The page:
Black theater is as old as the first tribes in Africa who would dance with wooden masks to represent gods or legends (Kerr, p3). The playwrights of this time were the Griots, who were known as the keepers of history in African tribes and mark the beginning of African literary tradition (Freeman.) But when does the development of black playwright actually take off?
Theatre can help people understand different cultures and how they function, which is important in communicating and becoming more accepting of people not like themselves. Audiences can experience multicultural ¬¬theatre¬¬—African American, Hispanic, Native American, Asian American—that reflects the viewpoint of a collection of minorities. This aspect of theatre does not exclude special groups like feminists and the LGBT community. There has been an uprising in multicultural theatre companies in the United States: INSTAR, Ma-Yi Theater Co., National Black Theatre, etc. The playwright Ntozake Shange wrote For Colored Girls at the peak of the black feminist movement, in 1975. The play is a collection of poems that confess the stories of seven women of color and how their lives interconnect. The play contains topics of domestic abuse, rape, abortion, and faith, which sheds light on their struggles. The play ends with the women coming together who are now empowered by womanhood. Theatre plays a vital role in our society and it reflects the cultural norms and hardships at the
Starting off my group tried to use the list of movement vocabulary. That didn’t work out so instead we decided to focus on what our theme or story would be. Eventually we settled on two topics, unrequited love and love at first sight.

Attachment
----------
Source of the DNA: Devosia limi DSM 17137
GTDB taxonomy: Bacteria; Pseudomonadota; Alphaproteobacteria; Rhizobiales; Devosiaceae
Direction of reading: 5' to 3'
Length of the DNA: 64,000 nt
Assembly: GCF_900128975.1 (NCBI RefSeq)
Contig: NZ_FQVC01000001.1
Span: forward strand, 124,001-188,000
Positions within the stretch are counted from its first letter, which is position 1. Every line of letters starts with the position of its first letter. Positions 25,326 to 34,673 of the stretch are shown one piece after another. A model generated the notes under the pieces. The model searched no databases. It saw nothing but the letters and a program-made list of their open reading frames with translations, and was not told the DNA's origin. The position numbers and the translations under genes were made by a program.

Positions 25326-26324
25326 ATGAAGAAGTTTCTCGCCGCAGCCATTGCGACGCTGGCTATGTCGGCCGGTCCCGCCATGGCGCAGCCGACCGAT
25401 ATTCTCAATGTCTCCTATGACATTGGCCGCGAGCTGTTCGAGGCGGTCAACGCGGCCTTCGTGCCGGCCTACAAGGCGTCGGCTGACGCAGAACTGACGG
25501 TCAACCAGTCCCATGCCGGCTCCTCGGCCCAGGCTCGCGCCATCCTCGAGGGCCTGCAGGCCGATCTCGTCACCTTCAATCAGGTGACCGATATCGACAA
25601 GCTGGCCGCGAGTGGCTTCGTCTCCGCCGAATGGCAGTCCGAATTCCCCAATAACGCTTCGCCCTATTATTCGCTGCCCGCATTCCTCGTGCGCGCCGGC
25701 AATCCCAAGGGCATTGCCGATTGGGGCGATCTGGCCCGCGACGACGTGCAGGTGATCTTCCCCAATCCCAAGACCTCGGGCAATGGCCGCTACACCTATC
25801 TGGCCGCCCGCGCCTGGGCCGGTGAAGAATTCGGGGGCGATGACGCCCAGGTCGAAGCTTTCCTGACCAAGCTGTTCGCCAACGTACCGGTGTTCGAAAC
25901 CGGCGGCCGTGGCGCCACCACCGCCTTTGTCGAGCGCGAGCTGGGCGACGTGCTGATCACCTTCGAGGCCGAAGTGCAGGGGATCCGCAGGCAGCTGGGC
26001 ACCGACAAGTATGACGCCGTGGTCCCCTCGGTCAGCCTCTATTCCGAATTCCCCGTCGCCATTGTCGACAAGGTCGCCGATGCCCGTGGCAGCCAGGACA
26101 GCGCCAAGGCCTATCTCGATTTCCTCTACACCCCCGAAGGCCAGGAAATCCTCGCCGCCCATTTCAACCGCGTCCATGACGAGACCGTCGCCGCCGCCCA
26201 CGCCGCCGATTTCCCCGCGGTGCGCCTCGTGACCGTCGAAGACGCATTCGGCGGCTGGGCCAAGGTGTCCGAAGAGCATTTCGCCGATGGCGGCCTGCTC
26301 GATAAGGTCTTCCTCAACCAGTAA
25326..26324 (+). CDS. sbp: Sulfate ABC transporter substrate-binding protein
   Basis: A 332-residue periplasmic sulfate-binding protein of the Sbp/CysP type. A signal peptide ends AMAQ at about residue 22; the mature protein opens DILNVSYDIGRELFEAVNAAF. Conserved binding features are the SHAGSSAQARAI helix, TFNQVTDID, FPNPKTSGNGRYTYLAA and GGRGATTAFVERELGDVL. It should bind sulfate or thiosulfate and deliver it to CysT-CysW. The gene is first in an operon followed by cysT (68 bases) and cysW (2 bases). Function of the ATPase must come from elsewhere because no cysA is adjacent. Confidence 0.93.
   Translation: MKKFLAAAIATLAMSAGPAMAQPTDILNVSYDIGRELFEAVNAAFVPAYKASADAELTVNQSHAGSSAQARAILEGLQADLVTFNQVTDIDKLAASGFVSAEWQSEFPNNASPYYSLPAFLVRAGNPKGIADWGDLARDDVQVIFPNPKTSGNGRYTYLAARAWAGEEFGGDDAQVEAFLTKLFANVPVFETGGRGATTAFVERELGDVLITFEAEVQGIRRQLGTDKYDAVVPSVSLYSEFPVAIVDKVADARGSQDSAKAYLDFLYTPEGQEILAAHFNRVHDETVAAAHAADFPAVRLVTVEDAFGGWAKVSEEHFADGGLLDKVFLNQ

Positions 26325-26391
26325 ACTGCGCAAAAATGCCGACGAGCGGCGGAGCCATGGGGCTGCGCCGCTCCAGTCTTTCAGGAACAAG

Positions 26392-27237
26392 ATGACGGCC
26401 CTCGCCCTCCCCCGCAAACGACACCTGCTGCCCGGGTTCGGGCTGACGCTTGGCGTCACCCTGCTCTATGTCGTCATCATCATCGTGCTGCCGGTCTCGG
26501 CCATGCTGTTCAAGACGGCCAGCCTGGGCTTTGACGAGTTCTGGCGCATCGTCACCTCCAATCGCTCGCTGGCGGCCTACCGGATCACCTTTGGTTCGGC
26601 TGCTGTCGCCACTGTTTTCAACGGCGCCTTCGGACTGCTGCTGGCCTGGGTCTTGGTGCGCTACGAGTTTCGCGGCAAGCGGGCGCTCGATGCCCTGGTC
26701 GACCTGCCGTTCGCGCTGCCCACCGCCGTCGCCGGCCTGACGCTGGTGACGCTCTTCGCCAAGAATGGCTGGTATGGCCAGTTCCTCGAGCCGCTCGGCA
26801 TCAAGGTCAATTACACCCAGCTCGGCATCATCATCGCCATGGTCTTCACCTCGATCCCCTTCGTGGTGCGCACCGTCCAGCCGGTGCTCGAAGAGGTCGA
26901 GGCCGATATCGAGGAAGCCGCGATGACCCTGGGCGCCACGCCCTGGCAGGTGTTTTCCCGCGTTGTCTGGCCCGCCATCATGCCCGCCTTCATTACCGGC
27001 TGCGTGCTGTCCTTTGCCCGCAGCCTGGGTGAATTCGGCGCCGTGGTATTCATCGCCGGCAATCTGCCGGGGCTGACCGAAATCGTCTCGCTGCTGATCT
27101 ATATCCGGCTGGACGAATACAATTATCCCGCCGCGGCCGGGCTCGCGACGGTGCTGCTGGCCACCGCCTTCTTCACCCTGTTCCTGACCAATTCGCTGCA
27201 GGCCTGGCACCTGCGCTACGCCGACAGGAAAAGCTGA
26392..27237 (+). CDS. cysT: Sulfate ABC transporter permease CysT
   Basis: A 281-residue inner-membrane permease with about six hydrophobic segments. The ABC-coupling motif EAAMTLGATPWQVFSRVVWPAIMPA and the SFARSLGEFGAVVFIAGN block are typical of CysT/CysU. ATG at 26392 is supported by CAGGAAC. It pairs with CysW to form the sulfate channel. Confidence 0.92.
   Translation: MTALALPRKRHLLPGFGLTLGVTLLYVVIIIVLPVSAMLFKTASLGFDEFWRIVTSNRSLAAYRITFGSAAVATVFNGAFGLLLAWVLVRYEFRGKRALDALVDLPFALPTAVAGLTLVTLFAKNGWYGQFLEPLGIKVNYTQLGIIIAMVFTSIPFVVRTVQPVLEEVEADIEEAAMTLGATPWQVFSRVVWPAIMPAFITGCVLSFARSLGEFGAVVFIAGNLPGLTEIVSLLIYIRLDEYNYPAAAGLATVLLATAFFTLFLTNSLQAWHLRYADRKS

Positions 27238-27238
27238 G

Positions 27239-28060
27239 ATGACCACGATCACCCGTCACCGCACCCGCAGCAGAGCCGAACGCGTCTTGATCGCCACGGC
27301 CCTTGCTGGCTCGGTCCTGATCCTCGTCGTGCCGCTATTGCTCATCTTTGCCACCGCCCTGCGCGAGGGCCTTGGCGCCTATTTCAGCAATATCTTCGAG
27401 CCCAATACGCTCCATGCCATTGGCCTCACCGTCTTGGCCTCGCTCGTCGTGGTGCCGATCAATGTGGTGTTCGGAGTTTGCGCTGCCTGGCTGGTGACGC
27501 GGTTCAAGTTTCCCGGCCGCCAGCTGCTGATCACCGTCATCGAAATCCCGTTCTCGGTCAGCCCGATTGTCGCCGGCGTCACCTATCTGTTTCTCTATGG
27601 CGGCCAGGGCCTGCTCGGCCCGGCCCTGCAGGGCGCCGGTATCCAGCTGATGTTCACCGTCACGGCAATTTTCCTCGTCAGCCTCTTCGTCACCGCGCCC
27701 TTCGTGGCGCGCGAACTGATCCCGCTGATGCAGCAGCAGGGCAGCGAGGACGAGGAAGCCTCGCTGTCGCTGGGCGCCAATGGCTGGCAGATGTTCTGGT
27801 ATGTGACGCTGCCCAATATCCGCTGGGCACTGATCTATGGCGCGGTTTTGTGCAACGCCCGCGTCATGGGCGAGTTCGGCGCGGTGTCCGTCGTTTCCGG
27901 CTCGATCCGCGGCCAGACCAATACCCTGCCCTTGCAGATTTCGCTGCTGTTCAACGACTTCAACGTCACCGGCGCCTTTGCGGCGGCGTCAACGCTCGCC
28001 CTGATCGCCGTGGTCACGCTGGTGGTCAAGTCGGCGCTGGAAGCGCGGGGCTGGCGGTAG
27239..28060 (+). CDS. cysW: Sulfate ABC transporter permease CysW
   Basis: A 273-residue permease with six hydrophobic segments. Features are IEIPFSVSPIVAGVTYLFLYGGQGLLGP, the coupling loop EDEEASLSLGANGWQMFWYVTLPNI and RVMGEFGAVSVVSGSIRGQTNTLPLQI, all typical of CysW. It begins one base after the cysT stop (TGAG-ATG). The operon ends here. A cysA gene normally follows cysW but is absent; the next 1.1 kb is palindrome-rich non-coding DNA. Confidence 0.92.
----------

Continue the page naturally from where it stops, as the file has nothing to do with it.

Musical Theatre is an art that I always envisioned myself pursing at the collegiate level and what I want to make a career out of as well. My perfect musical theatre program that I would want, would be a program that would help me to achieve a better understanding of who I am as a musical theatre artist first and then hopefully I can expand my artistic goals and further develop myself through whichever institution that I am attending. The musical theatre training that I have received in high school through my creative arts high school New Orleans Center for Creative Arts (NOCCA) whether its been in dance, vocal, acting, or the productions that I have been cast
“In roughly built playhouses and cobblestone inn yards, an extraordinary development took place in England in the 1500s.” (Yancey, 8). At that time, an opportunity combined to produce literature achievement never before witnessed in the history of drama and theater. The renaissance, helped spark this movement by inspiring scientific and artistic creativity throughout the land. Models began writing dramas that portrayed life in both realistic and imaginative ways. This created work later captured the attention of the world that changed the English drama. The many aspects of Elizabethan theater helped to shape the acting and theater world forever.
On Saturday, October 28, I viewed Hear them Roar: The Fight for Women’s Rights, a production by NYU Steinhardt’s Educational Theatre program. Directed by Nan Smithner, clinical associate professor of educational theatre at New York University, the play not only focuses on the struggle of white American women to achieve equal rights, but also on immigrant women and women of color. We are also shown the point of view from the anti-suffragists, and it was quite unnerving to learn that many anti-suffragists were women themselves. The production also highlighted the men who were instrumental in helping woman achieve the right to vote. I enjoyed every aspect of this production as it opened my eyes to a new way of using theatre as an art form. While the diverse ensemble of actors and other artists, like the costumer and set designer, deserve credit for this wonderful show, I especially enjoyed the director’s work in making Hear them Roar: The Fight for Women’s Rights an eye opening, revolutionary play.